Saturday, December 28, 2019


Feldmutzkopf looks back on the Meanderings of this last calendar year.  

For return readers of this blog, you will have seen references to my painting method, the hallmark of which is neither speed nor volume, and my patience with painting does wax and wane, I have to admit.  Although there are times when I will to take a short break from painting, I generally like to have something in progress that I spend an hour or so per day working on, usually with a longer painting session at the end to complete.  2019 was no exception.  For me this was a productive year. All told, I painted 160 figures  (28mm all) as opposed to the 103 I painted in 2018.  Of that modest total, 45 were cavalry (counted as 2 figures each), 55 were infantry or gunners (one figure each), and 15 were cannon (counted as 1 figure each).  Once again, this year's painting involved a large proportion of horse (which doesn't help with speed or volume).  This year there were also specialty projects that involved more time and effort than others in the painting list, like the candy striped Hungarian cannonMongol Specialty Figures, and two units of Prussian hussars
This year I managed 36 posts, falling short of my original intent of posting once per week: such is life.  I think that for me one post per week is still a good aim to keep in mind.  I think in 2020 I could do a better job in posting more consistently by sprinkling in some shorter posts between the more "project-like" posts that I tend to wind up doing. Given that this blog is now in its 3rd year, I think it's safe to say that although the pace of posting may vary I have found an approach that is sustainable, something I think all bloggers wonder about when first launching blogs ("Can I keep this up?").  As has been mentioned by others, blogging and being part of the blogging community is an integral part of the hobby experience: I think that this is the key ingredient to sustaining a blog--and in turn the blog helps to sustain non-blog hobby activity.  It all goes together (or does in the case of those who blog). 
I picked up 3 followers this year: I started with 49 and now am at 52.  I am gratified to have cracked 50, which seemed to have been an almost fixed barrier that I was stuck at.  Once again, I have to thank fellow bloggers for adding my blog to their blog lists so that it pops up when updated.  Statistics indicate that the most consistent source of visits to this blog is from other blogs.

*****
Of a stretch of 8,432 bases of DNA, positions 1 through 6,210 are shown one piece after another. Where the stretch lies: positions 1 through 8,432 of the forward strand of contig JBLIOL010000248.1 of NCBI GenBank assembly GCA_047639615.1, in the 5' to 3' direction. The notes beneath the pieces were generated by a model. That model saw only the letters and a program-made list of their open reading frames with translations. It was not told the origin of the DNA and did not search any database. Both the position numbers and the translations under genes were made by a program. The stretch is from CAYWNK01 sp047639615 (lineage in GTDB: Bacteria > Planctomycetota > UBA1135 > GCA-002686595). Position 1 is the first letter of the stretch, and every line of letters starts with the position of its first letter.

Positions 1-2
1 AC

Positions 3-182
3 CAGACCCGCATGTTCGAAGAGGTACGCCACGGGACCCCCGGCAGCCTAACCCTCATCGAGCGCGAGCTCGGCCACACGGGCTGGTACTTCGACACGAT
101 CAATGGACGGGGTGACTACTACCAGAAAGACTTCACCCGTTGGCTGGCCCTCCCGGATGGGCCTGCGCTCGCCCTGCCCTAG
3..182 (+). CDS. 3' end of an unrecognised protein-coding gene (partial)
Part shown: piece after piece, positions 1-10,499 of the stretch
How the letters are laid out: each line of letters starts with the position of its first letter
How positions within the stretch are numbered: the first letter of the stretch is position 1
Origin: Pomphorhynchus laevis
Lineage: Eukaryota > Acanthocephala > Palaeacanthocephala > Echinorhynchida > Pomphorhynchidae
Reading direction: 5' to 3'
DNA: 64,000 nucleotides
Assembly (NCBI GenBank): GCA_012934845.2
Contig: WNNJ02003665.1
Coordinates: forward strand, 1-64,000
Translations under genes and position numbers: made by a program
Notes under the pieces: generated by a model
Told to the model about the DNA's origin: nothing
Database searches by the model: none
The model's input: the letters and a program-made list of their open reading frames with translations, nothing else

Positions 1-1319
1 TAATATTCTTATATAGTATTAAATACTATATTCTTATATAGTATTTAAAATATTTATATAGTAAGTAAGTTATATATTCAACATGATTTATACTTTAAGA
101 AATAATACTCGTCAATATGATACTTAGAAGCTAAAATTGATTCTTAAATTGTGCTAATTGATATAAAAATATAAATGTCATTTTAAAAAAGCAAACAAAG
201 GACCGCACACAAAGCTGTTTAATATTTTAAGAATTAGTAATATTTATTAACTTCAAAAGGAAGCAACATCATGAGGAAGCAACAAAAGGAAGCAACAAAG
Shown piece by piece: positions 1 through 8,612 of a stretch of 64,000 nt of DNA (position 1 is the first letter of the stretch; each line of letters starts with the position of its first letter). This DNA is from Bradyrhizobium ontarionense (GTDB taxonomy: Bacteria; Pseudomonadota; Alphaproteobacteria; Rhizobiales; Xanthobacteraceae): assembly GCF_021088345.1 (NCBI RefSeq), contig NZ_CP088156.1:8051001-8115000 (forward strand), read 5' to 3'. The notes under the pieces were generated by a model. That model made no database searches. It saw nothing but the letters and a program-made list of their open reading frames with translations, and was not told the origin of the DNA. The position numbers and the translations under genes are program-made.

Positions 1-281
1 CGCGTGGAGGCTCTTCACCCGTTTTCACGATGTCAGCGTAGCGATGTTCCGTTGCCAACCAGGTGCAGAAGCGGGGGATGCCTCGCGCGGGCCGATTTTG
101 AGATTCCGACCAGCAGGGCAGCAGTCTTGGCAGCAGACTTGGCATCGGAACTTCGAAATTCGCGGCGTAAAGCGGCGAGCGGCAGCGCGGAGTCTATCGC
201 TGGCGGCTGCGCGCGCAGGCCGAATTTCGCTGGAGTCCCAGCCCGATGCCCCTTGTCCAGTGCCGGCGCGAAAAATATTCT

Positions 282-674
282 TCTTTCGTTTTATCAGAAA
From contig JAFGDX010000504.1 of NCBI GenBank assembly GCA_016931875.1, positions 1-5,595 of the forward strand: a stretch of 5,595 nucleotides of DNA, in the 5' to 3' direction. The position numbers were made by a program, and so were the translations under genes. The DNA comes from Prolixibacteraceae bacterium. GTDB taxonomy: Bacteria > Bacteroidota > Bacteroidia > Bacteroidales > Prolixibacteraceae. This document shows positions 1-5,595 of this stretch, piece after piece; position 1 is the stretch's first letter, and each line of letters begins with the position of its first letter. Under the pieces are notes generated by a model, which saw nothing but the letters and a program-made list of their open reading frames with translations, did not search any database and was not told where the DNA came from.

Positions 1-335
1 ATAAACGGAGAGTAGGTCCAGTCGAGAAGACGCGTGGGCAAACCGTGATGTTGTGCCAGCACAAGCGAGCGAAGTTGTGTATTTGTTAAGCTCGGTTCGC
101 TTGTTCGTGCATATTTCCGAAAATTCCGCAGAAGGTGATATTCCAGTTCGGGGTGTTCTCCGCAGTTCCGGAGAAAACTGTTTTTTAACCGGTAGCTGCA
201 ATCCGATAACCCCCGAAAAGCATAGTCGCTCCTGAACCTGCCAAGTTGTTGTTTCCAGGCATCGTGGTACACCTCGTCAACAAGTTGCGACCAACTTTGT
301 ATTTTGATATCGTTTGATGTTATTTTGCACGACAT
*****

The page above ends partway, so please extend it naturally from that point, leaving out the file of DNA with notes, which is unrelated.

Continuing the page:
The largest achievement of the year was finishing my Baroque Battles system and adding it to my content pages.  I also managed a major update to my 19th Century Rules page (several updates to the VnB variant).  The good news is that despite having only been active since March, the Baroque Battles page has reached 1176 views, second only to the Nine Years War page (which has 2468 views, but which has been active for several years).  A bit less encouraging is that this flurry of activity on the Baroque Battles page has not translated into a battle report or any other feedback on whether anyone has tried the system or given it a good look.  Then again, I haven't heard much about any of the other systems that I've posted, which also have good numbers of views.  I was thinking that being a gridded system that BB might be a bit more accessible and thus invite a different sort of response. I take this in stride, though. Based on what I've read on other people's blogs who have posted rules and similar materials this is not unusual--so I don't take it personally.  The fact that it has so many views does indicate interest, which I can take as an analogue to book sales (hey, it works for me!).  It would be nice if there were stats available for the number of downloads as well.  I have to say that I use my own habits to inform my read of things, too.  I will download materials that I'm very interested in but then not get around to studying them or putting them into use after that--and that's not just free stuff: the same goes for rules that I pay for, too, come to think of it! Oh well, I enjoy coming up with these systems and blogging provides me a means to share them, which is also gratifying.